Late last year Washington D.C. passed first in the nation legislation that wipes marketed as “flushable” would have to abide by new standards on how quickly they break apart post-flush. The wipes industry is now lobbying Congress to reverse the D.C. law. Congress has the ability to attach a “rider” to an appropriates bill which would override the D.C. law. U.R. Rep. Andy Harris (R-MD) opposes the law as it sets a flushability standard that no company could meet and would force products off the shelves. He says the law is a ban because companies are unlikely to produce special “nonflushable” packaging to be sold in D.C. alone.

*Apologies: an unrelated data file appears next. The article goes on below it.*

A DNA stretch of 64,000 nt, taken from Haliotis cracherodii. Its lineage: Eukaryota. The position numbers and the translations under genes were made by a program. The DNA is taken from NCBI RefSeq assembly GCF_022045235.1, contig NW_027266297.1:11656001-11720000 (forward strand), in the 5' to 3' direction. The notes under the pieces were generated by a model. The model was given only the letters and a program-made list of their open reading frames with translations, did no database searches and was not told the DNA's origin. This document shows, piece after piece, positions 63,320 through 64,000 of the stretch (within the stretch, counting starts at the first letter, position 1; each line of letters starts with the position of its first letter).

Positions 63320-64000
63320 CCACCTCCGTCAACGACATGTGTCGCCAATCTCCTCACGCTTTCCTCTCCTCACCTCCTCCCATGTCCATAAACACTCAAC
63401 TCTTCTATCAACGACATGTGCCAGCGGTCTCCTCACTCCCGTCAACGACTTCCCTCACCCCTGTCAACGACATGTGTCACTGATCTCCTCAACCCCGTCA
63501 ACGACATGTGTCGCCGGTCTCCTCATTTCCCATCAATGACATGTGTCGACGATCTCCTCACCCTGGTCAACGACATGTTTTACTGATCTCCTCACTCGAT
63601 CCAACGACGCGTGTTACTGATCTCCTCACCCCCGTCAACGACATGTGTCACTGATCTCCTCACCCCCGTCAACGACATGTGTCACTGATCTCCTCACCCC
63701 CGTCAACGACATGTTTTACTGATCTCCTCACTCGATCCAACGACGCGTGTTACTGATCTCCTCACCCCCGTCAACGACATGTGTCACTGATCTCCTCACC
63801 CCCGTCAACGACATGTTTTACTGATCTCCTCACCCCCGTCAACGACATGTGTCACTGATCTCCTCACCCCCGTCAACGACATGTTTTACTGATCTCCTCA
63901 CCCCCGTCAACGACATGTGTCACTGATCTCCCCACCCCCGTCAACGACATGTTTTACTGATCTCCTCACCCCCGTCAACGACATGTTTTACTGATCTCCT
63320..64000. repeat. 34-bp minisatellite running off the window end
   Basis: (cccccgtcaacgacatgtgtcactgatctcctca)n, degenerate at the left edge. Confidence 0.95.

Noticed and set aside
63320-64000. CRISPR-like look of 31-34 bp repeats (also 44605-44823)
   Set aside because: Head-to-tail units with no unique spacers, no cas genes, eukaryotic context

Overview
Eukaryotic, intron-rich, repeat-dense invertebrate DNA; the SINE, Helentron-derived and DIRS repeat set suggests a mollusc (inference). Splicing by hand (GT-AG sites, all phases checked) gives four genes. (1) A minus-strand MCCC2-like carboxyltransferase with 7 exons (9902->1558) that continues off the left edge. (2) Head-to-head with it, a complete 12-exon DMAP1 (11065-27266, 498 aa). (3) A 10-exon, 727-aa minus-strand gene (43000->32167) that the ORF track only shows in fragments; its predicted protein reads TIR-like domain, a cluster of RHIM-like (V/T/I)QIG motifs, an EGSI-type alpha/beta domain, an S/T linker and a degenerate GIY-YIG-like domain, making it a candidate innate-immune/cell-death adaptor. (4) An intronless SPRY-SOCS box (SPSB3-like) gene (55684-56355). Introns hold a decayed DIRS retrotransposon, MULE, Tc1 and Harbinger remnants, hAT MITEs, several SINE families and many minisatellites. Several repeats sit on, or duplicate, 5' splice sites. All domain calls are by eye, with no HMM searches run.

In defense of the law, council members may try to shame Representatives into abandoning their effort by asking their constituents if they worry about what goes down the drain in Washington. Additionally, there are several wipes made by Japanese companies that meet the city’s definition of flushable.
Read the article here.